n Commonwealth Youth and Development - Taking stock of the 2010 FIFA World Cup : did it live up to expectations of being "the African World Cup"?
|Article Title||Taking stock of the 2010 FIFA World Cup : did it live up to expectations of being "the African World Cup"?|
|© Publisher:||UNISA Press|
|Journal||Commonwealth Youth and Development|
|Affiliations||1 University of South Africa|
|Publication Date||Jan 2011|
|Pages||50 - 59|
|Keyword(s)||2010 FIFA World Cup, Economic development, Free movement of persons, Future tournaments, Harmonisation, Illegal immigrants, Immigration, Multiple memberships, National laws, Protocols, Ratification of protocols, South Africa and Southern African Development Community (SADC)|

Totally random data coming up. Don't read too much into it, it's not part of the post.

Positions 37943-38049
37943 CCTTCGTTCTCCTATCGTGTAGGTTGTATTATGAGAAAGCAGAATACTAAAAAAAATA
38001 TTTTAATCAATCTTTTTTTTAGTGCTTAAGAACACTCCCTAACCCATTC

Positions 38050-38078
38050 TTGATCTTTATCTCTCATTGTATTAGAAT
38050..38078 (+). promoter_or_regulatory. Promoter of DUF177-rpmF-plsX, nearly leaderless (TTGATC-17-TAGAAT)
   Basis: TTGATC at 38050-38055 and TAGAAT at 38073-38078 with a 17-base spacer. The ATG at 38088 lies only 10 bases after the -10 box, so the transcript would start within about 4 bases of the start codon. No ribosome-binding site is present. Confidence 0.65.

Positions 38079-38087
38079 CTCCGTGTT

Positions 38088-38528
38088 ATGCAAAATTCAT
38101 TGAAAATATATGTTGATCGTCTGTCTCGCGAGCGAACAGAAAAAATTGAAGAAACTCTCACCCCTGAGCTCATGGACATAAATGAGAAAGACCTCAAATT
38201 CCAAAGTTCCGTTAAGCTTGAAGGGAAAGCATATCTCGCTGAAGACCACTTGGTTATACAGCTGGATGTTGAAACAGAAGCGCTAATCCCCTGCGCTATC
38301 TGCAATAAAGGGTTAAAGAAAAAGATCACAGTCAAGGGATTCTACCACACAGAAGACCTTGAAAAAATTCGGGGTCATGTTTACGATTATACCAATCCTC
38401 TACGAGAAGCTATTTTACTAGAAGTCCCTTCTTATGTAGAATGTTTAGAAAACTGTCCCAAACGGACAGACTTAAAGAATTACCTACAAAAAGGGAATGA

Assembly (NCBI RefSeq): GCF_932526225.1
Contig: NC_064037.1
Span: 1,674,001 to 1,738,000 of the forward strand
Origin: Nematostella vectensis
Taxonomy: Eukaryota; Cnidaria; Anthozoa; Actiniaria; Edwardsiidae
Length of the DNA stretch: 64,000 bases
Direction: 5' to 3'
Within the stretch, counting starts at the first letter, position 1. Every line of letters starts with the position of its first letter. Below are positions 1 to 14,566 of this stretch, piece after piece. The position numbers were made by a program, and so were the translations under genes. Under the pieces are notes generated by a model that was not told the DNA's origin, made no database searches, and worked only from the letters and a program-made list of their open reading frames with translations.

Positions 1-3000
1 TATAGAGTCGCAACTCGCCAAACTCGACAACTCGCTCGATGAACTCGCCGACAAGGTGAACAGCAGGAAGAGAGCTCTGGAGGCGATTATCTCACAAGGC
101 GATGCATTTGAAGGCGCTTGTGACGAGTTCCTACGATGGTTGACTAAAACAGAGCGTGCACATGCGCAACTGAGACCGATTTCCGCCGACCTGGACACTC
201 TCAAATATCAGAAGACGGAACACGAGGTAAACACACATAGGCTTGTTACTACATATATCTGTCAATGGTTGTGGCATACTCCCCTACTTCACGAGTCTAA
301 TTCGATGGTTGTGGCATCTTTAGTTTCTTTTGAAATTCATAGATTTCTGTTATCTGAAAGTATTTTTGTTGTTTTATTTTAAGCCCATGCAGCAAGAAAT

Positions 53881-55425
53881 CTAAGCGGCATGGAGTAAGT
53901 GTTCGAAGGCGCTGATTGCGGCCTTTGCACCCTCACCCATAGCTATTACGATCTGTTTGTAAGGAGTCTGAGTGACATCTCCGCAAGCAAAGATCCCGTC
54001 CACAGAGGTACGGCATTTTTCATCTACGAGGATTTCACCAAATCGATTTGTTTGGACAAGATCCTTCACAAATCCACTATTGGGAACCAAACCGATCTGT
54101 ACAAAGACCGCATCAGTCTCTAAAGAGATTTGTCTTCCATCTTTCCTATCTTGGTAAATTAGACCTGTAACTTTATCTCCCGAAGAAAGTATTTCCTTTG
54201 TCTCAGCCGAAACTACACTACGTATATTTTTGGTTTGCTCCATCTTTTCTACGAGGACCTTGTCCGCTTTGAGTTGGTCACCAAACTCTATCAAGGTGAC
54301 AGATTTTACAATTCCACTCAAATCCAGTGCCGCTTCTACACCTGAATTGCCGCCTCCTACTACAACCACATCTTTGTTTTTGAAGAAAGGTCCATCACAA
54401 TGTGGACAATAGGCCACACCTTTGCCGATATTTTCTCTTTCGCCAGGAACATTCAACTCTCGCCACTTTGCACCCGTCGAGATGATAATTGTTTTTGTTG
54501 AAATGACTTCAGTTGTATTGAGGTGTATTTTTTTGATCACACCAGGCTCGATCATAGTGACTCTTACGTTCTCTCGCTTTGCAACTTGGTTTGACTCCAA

The 2010 International Federation Association Football (FIFA) World Cup held in South Africa was a chance of a lifetime not only for South Africans, but for the entire African continent. The hosting of such a huge tournament also presented the opportunity for many Africans to watch their favourite stars live in action. The tournament was accordingly and befittingly dubbed the African World Cup (Mathala 2010). This article aims to establish if the much-loved 2010 FIFA World Cup, held for the very first time on the African continent, lived up to the expectations of being a truly African World Cup in terms of attendance. The main finding of this paper is that many Africans, even those from neighbouring Southern African countries failed to attend the tournament in huge numbers as expected because of their failure to secure necessary travel documents from their respective countries. South African national laws, regulations and other immigration practices that inhibit the free movement of people (especially the stringent visa requirements) also had a negative impact on attendance by other Africans. All this was happening despite the Southern African Development Community (SADC) having initiated efforts since June 1995 to formalise the free movement of persons in Southern Africa. This paper argues that this legal instrument should have been the catalyst for facilitating the free movement of persons in Southern Africa during the 2010 FIFA World Cup (Saurombe, 2011); thus creating the opportunity for a truly African World Cup in terms of attendance. Instead, this legal instrument has been gathering dust, with most SADC countries failing to ratify it. The paper concludes with recommendations that the SADC states should implement agreed protocols and policies on the free movement of persons and make life easier during future tournaments, especially now that South Africa will host the 2013 Africa Cup of Nations tournament (Vanguard, 2011).
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